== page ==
Jewish Fragility

Jewish Fragility refers to feelings of discomfort a Jewish person experiences when they witness discussions around race and theology.  This may trigger anger, fear, guilt,  and violence.  Some Jews may become insecure when other people groups claim privileges that Jewish people enjoy.

If a Jewish person  becomes defensive, a non-Jew may feel obligated to comfort the Jew.  For example, some Christians comfort Jews by telling them they are “God’s children,” while some Europeans speak words establishing racial self-hatred.   These non-Jews seek to unburden themselves from socially constructed sin accusations (racism or anti-semitism).

Manifestations of Jewish fragility commonly include accusing others of what they do themselves. These include, but are not limited to:

  • Inventing a social sin that only applies to non-Jews (anti-semitism).
  • The privilege of their own racial homeland while accusing others of a social sin (racism)  for seeking the same privilege.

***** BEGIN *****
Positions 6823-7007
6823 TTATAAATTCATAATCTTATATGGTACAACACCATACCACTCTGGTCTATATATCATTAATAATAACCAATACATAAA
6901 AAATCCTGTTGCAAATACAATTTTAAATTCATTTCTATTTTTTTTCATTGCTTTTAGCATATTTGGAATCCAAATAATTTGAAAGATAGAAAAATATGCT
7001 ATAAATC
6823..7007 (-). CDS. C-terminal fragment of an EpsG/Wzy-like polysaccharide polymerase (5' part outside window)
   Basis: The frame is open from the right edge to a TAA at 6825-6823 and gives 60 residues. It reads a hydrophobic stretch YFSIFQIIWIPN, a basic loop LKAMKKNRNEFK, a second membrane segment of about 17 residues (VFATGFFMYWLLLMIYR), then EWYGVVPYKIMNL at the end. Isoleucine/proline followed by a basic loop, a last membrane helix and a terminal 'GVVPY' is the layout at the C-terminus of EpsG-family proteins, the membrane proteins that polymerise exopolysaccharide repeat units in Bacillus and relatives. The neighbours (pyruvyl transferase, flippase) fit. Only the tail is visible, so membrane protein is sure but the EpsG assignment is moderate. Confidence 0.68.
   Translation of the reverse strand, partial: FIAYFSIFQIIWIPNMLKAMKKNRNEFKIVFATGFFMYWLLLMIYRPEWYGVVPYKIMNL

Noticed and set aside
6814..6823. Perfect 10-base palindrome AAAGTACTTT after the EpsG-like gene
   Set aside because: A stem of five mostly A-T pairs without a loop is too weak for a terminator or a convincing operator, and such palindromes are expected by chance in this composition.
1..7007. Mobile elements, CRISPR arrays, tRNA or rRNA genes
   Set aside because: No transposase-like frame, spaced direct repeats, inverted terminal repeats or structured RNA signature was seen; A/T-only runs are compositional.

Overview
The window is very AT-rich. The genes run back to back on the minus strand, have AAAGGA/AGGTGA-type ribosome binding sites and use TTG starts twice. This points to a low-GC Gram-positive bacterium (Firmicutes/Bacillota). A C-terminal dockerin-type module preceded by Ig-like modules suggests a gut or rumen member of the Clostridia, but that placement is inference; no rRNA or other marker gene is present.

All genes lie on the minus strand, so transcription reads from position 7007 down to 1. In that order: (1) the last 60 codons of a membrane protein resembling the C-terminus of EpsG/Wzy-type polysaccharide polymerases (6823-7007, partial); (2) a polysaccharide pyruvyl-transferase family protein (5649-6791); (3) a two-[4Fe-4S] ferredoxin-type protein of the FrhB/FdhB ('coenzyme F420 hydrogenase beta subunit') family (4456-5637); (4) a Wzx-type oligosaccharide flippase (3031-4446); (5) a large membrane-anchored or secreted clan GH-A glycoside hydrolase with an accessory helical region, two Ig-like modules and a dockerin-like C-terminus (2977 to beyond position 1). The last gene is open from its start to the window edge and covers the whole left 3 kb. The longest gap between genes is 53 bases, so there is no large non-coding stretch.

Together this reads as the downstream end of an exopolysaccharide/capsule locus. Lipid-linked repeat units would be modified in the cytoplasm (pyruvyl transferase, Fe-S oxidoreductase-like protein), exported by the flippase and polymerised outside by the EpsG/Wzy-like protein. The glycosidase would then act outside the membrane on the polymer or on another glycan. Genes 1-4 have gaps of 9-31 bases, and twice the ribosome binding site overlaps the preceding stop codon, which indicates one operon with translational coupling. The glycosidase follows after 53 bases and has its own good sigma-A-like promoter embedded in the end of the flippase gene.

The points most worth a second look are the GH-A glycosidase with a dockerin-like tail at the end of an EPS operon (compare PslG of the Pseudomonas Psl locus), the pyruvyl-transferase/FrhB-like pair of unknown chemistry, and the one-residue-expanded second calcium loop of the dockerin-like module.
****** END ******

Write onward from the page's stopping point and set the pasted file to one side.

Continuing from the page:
• Establishing organizations promoting the interests of their own race while denying that privilege to others, specifically Whites.
  • Violence toward those who do not submit to religious, historical, and cultural narratives promoted by the Jews.

One manifestation of Jewish fragility was the reaction to Jesus Christ, who verbally chastised them for  hypocrisy. As a result, the Jews used their power and influence (Jewish privilege) to have him executed.

Fritz Berggren, PhD
28 February 2021

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1 Response to Jewish Fragility

  1. larryzb says:

    Jews are guilty accusatory inversion. They do accuse others of what they themselves do.